Doctors say a woman’s silicone breast implants deflected what could have been a fatal bullet, stopping it from reaching her heart. Amazingly, this is not the first time such a thing has been reported in medical literature.
The miraculous bullet deflection was detailed earlier this month in a report published in the journal Plastic Surgery Case Studies, written by doctors in Canada.
According to the report, the 30-year-old woman had been walking down a the street in Toronto last year when all of a sudden she felt “heat and pain in her left chest.” Upon looking down, she saw blood seeping out of her body and took herself to a local emergency room. She had an obvious gunshot wound located above her left nipple and was transferred to another trauma centre.
Further examination revealed that the bullet had ended up in the woman’s lower right chest wall, underneath her breast. But she was otherwise remarkably fine. Doctors removed both of her silicone breast implants and saw that the bullet had clearly travelled through the left-side implant, which deflected it over to the right implant with enough force that it flipped the right implant upside down. The bullet then travelled through breast tissue before finally becoming embedded in her right chest.
Because the left implant was on top of the woman’s heart and deeper chest cavity, it’s likely that the deflection saved her life. She suffered nothing more serious than a fractured right rib and the loss of her breast implants. After her implants and the bullet were removed, her wound was cleaned and she was given antibiotics as a precaution. Afterward, she recovered perfectly fine, lead author and plastic surgeon Giancarlo McEvenue told Gizmodo via email.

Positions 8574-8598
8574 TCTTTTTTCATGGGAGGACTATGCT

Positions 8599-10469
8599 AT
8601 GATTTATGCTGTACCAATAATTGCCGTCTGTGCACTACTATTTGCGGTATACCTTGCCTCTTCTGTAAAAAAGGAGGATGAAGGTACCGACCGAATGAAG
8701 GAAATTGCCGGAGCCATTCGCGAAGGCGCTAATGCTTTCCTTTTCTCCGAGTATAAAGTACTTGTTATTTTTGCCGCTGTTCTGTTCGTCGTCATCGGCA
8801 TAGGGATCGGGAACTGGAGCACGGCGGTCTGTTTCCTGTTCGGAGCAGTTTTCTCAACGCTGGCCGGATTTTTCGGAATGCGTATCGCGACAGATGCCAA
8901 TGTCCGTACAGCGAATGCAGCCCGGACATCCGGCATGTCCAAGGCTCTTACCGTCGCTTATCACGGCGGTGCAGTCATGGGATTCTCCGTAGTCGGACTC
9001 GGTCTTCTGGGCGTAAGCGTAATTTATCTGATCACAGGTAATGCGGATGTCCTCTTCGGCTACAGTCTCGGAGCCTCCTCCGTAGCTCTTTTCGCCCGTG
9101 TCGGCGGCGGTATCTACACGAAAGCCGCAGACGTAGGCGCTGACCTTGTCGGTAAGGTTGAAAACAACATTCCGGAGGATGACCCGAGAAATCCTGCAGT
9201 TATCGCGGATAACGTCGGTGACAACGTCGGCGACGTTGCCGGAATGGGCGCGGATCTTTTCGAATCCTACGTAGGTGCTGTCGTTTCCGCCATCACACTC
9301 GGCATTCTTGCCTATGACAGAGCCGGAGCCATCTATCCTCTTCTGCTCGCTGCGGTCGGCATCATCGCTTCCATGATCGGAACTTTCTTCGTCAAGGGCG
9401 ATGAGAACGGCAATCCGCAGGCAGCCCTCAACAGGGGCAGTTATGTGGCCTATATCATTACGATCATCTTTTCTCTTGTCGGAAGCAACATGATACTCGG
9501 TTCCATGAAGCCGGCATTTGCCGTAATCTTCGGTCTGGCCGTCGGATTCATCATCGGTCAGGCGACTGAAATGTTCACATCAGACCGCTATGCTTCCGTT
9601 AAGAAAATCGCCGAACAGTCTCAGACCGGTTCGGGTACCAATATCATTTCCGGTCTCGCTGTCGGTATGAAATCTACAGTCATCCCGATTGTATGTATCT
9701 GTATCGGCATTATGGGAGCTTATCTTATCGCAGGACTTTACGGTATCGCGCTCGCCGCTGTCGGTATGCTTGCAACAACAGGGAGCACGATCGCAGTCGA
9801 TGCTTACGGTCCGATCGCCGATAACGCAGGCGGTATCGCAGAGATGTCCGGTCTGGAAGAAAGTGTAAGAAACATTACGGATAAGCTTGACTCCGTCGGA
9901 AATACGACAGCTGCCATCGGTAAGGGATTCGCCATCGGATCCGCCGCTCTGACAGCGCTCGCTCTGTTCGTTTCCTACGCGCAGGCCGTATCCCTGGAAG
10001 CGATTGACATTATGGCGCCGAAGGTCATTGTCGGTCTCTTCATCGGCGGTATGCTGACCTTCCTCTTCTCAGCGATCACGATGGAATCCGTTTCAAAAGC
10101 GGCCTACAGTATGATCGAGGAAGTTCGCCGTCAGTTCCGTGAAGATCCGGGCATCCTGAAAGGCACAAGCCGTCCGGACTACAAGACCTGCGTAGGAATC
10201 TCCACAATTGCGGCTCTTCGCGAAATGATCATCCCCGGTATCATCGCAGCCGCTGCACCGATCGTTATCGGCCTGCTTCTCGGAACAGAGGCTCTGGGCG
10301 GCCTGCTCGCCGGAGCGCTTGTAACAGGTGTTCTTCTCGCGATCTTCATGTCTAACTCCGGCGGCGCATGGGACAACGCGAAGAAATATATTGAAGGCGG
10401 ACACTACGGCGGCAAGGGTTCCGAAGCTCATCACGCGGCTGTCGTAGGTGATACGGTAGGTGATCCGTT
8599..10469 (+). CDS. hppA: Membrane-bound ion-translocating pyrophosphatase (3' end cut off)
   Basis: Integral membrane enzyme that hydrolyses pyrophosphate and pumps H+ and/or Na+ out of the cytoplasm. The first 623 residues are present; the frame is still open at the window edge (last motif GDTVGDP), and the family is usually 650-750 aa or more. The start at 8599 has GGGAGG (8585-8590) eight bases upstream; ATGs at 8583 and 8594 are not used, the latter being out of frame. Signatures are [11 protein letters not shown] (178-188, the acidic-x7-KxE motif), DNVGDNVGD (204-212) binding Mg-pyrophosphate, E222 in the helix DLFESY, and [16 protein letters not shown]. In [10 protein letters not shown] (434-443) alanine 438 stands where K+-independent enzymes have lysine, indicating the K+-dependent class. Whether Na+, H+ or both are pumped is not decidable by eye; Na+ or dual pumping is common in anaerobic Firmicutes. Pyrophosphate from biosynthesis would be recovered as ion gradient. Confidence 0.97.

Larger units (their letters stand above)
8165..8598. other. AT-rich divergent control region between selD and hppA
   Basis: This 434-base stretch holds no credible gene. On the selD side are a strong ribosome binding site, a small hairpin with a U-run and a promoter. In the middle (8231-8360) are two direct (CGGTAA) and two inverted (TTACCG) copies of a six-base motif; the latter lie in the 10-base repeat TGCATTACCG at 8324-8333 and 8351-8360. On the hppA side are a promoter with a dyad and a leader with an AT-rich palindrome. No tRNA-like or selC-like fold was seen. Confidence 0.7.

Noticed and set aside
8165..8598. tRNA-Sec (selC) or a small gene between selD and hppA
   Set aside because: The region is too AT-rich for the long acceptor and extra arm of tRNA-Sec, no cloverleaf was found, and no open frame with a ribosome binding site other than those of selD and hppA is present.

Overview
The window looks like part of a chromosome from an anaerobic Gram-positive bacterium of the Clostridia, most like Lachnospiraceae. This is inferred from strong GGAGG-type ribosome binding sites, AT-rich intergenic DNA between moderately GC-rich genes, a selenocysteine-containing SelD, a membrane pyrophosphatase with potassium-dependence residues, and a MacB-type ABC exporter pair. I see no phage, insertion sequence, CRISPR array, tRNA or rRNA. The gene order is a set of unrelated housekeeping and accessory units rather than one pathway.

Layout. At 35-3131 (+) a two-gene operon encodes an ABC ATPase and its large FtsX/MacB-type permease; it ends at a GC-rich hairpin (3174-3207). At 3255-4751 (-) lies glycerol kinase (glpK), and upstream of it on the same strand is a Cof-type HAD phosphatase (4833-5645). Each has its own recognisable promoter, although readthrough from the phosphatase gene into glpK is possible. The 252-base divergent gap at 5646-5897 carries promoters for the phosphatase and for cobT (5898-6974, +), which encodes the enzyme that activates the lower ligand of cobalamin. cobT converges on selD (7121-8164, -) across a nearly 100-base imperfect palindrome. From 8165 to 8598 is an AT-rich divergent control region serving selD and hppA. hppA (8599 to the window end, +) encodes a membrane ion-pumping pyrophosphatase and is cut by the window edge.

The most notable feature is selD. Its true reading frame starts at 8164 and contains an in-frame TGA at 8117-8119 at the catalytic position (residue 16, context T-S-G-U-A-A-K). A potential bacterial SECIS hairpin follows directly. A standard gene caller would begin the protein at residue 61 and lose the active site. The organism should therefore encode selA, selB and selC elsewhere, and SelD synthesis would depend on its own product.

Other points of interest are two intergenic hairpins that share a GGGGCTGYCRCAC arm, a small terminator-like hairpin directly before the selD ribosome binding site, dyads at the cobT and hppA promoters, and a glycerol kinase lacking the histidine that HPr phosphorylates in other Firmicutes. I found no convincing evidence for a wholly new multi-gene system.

McEvenue and his colleagues decided to look for similar cases in the medical literature. They found four other cases where a woman’s breast implant had gotten in the way of a bullet, with at least two cases where the implant had likely been life-saving. In those cases, the silicone implant seemed to slow down the bullet enough to make it non-fatal. Scientists have also tested out in the lab just how effective implants could be at stopping bullets, finding evidence that they could definitely be the difference between life and death under the right circumstances.
But as far as McEvenue knows, theirs is the first case where it was shown that the implant deflected the bullet to relative safety.
Given the risk of further infection, they advised the woman not to get new implants for at least six months but noted there shouldn’t be any added risk for doing so afterward that time, McEvenue said. The woman was lost to follow-up, though, so he has no idea whether she ever did get replace them. The mystery of where the bullet came from remains unsolved. Neither the weapon nor the person who shot it were ever found by police, according to the case report.